U.S. News

Goldman Sachs sets new long-term compensation plan

NEW YORK (Reuters) - Goldman Sachs Group Inc has established a new long-term bonus plan that lets the board award cash and stock on top of existing compensation, but lets the firm take back money if the employee takes too much risk.

The plan, aimed at what the firm called “key employees,” is intended to reward executives if the bank performs well long-term, and ensure the firm does not take imprudent risk.

It was designed in conjunction with Goldman’s chief risk officer, who will review awards under the program, the bank said.

The extensive risk controls also bring the bonus program in line with the Dodd-Frank Act, which calls on regulators to block any bonus program that encourages inappropriate risk-taking at large firms.

The compensation committee will have the flexibility to award cash, stock, other Goldman securities or “other property” under the plan, the bank said.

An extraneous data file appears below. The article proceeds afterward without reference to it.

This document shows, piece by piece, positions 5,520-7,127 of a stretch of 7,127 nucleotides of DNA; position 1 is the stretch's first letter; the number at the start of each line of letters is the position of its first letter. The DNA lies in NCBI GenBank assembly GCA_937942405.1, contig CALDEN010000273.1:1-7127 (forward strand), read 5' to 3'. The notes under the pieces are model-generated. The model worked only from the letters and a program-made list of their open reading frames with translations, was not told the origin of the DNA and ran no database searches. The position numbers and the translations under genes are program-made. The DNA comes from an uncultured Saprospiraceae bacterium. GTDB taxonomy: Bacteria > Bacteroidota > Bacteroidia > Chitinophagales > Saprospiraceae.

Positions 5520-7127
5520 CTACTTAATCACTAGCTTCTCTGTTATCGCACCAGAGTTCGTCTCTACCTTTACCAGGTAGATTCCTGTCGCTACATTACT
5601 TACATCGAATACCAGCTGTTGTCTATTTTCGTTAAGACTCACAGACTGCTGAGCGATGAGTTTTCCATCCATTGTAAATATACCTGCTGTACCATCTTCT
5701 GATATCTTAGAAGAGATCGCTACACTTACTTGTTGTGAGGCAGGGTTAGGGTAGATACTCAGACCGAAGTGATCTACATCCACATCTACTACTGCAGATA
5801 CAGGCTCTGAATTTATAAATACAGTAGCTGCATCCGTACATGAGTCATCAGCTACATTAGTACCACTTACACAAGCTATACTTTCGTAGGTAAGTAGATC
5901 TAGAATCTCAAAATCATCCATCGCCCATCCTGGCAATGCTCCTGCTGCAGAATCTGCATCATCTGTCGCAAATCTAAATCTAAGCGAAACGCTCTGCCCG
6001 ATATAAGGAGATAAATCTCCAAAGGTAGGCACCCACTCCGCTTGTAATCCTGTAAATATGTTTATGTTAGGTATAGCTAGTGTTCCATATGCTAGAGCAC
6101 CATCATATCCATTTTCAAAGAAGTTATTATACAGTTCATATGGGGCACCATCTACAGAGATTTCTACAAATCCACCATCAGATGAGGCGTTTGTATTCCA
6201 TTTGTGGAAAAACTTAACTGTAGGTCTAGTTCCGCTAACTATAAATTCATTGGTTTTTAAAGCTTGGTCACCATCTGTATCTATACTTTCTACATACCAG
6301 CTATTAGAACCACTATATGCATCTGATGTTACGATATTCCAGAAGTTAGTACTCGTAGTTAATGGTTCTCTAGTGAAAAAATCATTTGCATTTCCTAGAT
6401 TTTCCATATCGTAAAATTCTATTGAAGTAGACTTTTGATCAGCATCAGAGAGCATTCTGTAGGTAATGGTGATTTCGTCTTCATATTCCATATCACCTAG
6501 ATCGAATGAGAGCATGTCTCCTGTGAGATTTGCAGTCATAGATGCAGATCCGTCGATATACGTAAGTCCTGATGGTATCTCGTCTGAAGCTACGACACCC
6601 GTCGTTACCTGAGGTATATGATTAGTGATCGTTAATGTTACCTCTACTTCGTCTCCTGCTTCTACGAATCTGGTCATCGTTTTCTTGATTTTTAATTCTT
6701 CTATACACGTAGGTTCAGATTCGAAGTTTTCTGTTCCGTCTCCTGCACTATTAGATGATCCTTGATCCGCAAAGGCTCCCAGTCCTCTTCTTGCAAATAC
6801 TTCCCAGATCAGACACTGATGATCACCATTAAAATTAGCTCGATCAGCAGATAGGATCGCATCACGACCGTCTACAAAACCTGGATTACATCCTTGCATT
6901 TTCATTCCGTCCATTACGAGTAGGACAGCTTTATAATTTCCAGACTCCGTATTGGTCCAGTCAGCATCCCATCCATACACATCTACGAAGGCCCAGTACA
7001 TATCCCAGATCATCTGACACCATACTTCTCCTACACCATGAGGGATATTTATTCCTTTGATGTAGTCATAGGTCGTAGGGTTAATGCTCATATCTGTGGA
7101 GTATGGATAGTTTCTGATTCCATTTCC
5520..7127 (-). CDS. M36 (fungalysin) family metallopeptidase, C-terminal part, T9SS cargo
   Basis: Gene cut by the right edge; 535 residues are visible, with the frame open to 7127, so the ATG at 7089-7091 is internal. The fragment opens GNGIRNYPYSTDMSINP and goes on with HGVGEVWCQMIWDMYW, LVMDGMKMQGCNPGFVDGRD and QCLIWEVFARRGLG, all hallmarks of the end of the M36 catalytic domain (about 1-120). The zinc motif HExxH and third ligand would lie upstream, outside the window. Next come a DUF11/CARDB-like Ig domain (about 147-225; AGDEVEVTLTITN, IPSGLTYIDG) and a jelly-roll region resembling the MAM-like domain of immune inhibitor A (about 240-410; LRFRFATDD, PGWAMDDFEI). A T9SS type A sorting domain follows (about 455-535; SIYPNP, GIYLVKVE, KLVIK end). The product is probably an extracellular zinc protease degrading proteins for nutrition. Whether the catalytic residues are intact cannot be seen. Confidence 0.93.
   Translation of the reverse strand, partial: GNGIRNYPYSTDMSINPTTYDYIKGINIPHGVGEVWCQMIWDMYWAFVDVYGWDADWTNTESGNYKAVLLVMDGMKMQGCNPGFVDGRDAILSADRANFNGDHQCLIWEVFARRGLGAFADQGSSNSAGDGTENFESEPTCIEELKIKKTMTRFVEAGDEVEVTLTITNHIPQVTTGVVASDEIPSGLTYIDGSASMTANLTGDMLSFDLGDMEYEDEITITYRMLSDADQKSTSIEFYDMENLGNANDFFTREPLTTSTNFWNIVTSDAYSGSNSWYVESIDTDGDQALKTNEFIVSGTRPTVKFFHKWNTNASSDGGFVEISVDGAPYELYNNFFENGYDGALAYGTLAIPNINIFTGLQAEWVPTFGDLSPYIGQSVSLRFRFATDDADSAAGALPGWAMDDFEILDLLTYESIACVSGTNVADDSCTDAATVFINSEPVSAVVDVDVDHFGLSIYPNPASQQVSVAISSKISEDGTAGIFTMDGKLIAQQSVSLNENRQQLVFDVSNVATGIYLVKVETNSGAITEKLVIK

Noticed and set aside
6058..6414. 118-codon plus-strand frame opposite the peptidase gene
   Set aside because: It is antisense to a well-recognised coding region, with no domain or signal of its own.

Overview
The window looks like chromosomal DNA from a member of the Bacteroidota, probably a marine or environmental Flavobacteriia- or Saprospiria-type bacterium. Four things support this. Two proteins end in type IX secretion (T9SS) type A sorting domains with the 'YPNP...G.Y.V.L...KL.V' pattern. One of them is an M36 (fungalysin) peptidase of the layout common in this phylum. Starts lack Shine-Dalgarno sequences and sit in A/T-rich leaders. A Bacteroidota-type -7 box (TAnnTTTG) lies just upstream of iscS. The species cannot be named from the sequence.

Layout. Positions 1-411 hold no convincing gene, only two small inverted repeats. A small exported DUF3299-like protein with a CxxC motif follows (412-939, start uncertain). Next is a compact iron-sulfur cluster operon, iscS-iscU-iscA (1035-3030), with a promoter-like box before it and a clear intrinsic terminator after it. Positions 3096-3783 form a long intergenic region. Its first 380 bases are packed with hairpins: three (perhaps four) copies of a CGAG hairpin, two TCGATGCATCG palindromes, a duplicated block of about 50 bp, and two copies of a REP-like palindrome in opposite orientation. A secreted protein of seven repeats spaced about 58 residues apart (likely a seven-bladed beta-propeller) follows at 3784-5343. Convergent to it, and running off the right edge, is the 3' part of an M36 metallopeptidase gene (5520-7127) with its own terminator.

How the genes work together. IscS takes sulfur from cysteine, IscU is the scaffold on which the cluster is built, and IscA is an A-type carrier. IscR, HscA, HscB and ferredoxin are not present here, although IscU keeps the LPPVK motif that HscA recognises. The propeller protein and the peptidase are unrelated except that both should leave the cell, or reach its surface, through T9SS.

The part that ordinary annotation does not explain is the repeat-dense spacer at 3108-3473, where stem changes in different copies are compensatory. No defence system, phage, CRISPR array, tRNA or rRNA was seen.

Goldman’s compensation committee approved the new plan on December 17, the firm said in a filing with securities regulators late Thursday.

Awards will be linked to a wide variety of performance measures and will come with a “clawback” provision that lets Goldman rescind the grant for misconduct. The bank can also take back money if an employee fails to properly analyze risk, or communicate potential risk to others.

Goldman’s new program comes as bankers around the world prepare for their annual bonuses to drop. A Reuters/IFR global poll shows bankers expect their bonuses to decline 7 percent this year, on average, from 2009.

Reporting by Ben Berkowitz, editing by Matthew Lewis